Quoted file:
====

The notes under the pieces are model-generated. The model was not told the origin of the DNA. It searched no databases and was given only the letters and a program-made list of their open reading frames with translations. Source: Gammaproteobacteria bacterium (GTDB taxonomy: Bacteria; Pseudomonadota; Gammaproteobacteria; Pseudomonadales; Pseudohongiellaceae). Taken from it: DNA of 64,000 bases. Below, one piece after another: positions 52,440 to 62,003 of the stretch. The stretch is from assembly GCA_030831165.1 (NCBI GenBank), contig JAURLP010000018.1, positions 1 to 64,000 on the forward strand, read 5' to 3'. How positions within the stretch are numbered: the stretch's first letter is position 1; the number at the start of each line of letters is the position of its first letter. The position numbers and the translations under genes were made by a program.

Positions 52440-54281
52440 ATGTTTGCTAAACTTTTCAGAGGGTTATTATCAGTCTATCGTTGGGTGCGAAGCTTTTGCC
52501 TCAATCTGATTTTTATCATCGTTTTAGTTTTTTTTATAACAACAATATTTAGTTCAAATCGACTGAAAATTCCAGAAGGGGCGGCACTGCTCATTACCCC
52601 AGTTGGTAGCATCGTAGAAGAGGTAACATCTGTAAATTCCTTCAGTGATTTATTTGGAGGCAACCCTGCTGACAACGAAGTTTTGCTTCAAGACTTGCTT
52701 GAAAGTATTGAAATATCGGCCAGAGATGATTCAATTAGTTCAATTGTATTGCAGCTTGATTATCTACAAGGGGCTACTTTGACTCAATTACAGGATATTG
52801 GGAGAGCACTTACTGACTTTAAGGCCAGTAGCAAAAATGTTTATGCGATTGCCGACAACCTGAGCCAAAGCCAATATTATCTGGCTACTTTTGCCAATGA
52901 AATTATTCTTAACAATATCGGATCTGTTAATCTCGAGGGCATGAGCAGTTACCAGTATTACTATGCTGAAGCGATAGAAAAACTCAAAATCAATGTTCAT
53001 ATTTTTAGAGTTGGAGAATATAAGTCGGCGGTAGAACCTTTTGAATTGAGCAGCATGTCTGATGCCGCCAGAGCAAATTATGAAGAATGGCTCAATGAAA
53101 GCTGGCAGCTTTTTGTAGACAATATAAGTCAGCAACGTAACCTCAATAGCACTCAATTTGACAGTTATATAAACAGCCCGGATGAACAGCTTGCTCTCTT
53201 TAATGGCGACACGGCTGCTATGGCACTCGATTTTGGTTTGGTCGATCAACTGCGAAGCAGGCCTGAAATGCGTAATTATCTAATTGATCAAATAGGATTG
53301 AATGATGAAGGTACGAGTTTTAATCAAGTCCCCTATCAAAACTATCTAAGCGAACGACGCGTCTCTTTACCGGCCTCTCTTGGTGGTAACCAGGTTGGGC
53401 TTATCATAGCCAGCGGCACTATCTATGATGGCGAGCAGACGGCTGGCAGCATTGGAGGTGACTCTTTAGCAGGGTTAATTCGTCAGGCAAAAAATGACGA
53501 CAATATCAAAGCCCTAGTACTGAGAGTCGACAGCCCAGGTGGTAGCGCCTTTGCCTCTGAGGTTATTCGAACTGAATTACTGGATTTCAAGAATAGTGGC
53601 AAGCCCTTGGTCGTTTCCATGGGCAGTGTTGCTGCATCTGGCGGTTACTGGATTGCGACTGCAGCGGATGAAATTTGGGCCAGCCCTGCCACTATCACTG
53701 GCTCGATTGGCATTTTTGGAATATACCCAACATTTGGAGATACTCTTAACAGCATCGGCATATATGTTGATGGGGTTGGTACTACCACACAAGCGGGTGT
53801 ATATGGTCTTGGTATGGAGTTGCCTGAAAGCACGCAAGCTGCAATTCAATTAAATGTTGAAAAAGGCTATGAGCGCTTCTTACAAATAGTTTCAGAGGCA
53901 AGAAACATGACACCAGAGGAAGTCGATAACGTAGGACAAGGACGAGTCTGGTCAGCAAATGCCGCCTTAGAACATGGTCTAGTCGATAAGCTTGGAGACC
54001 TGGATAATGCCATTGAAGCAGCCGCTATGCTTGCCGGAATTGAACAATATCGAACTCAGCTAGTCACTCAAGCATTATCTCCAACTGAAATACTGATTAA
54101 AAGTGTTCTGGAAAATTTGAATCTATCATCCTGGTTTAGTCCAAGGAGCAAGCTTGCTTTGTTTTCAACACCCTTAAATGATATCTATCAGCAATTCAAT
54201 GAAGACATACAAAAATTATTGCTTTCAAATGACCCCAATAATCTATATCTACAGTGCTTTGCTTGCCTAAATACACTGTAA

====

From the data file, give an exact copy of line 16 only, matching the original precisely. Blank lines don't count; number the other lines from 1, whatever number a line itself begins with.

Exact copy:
53701 GCTCGATTGGCATTTTTGGAATATACCCAACATTTGGAGATACTCTTAACAGCATCGGCATATATGTTGATGGGGTTGGTACTACCACACAAGCGGGTGT